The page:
One of the biggest problems with new beekeepers is that they over inspect their hives. Bees are very interesting. It is only natural, as a new beekeeper, to want to check your hives a little more than you should. As beekeepers we are able to learn an incredible amount of information about our hives each time we open them up. As a new beekeeper it is good to open up the hives often. It gives you the practice that you will need later on. Almost every new beekeeper does it and it is not bad but it is not good either. If you are curious, go ahead and look. They are your bees, check them whenever you want. With that said, be aware that disturbing them too much can set them back.
Every time you open a hive you damage what the bees have been working on. I believe that every time you remove burr comb and propolis you are making more work for the bees. They put it there for whatever reason and as soon as it is gone they will put it back. One of the most irritating things that I hear people tell beginners is that whenever they check their hives they need to remove the burr comb between the boxes. When I first started beekeeping I had a really hard time getting the queen to lay in the upper boxes. The reason that she wasn’t laying up there is because I was checking them every week and removing the burr comb at the bottom of the frames. As soon as I quit inspecting and removing burr comb my hives began building up faster in the spring.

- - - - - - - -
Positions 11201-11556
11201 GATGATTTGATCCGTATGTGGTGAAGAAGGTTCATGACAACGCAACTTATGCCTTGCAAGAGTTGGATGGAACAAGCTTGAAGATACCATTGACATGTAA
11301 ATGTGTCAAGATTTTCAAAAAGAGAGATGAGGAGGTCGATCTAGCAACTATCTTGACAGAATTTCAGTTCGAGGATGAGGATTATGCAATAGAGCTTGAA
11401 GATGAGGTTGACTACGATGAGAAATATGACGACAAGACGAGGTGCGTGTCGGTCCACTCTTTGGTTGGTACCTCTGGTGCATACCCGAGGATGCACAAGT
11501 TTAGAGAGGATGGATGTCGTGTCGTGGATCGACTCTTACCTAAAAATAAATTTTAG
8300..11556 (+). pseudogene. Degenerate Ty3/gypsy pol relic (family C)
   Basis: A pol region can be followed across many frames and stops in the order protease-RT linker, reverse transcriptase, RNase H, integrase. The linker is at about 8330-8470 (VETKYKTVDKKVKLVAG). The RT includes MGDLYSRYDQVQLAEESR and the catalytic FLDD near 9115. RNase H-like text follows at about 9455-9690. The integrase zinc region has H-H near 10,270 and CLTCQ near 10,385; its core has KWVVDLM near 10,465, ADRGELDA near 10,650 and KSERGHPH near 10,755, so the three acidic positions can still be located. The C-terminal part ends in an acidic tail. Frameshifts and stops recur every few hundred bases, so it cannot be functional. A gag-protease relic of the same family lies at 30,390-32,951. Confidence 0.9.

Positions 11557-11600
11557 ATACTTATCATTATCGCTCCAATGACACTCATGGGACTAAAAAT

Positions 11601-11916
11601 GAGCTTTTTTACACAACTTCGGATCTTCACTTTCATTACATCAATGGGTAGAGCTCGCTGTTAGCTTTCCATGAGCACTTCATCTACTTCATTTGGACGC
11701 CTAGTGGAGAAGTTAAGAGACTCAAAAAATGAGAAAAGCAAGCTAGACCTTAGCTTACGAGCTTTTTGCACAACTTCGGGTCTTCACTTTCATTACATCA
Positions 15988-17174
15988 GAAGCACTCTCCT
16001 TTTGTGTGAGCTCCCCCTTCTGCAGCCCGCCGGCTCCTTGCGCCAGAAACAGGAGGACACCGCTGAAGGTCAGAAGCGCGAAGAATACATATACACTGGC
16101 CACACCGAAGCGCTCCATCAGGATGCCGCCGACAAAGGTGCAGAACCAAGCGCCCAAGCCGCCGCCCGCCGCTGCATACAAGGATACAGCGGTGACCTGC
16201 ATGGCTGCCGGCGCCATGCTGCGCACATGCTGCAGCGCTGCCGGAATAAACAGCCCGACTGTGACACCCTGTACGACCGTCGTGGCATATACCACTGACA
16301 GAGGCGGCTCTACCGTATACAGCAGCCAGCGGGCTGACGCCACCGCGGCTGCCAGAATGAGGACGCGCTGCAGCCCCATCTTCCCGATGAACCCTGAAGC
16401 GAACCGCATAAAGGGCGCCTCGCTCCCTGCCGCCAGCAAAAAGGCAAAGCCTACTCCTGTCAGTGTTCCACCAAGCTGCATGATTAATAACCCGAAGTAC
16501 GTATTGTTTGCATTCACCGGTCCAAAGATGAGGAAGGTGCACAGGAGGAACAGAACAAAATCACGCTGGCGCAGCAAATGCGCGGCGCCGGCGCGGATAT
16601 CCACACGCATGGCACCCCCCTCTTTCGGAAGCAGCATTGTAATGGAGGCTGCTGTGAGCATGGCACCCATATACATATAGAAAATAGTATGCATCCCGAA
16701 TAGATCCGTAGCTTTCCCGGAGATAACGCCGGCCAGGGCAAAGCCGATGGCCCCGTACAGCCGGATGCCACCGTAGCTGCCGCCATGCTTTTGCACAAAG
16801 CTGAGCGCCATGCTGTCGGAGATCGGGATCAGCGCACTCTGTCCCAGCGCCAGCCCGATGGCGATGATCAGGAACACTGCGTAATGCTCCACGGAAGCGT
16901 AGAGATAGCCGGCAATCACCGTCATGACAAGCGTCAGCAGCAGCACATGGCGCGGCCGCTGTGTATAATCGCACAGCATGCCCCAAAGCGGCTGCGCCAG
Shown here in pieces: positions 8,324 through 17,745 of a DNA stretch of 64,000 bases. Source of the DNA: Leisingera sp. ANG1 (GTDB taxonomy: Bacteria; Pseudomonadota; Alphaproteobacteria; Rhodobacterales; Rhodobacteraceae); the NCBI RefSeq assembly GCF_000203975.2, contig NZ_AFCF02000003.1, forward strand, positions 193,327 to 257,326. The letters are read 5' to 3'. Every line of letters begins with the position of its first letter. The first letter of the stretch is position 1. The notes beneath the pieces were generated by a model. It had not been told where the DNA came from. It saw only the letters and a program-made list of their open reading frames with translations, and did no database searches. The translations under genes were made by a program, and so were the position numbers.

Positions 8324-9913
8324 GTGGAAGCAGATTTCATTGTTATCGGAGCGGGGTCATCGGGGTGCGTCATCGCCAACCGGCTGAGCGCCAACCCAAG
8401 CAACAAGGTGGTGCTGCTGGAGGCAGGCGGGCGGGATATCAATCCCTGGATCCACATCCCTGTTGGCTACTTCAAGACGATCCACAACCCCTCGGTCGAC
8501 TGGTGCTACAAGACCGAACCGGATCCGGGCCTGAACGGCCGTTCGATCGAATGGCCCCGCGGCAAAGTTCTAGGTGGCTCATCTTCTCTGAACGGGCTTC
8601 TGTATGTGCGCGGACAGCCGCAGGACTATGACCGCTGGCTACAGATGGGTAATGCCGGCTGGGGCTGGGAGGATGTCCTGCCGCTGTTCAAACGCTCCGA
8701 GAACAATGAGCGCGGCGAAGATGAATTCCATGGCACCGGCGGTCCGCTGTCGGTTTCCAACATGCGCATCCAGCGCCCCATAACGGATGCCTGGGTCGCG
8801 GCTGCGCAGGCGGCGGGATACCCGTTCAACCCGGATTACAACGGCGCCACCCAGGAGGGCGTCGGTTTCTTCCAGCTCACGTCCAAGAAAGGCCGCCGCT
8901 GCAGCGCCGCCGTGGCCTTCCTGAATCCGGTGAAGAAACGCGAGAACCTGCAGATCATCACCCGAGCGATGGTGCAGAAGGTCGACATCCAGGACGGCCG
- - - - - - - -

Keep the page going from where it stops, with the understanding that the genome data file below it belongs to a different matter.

As beekeepers we need to realize that there are things that the bees do better than us. Once you figure out that the bees will survive without you, you’ll find that the bees keep themselves better than we keep them. Obviously there are things as beekeepers that we have to do. We have to make sure that we can easily harvest the honey so there are necessary management techniques that we have to use.
How often do I check my bees? Well, it depends on the hive and management style. Some systems, like the Warre method, requires very few inspections. Personally, I check my hives a little more often than most. I don’t use foundation so getting the combs built in the right places is really important in the beginning. I do all other inspections at two week intervals until I have enough combs built in the first box that I can checker the built combs with empty frames. This gives the bees a guide on both sides of the empty frame and also allows me to stop inspecting them until I feel that I need to add another box. Once I don’t have to worry about the bees building cross combs I leave them alone unless I see a serious decline in activity at the entrance.
With all that said, it is really up to you as the beekeeper. You know what your intentions are before you go into the hive. You know when you are doing an inspection just because you are curious. Keep the curiosity checks to a minimum and learn to read the hive from the entrance.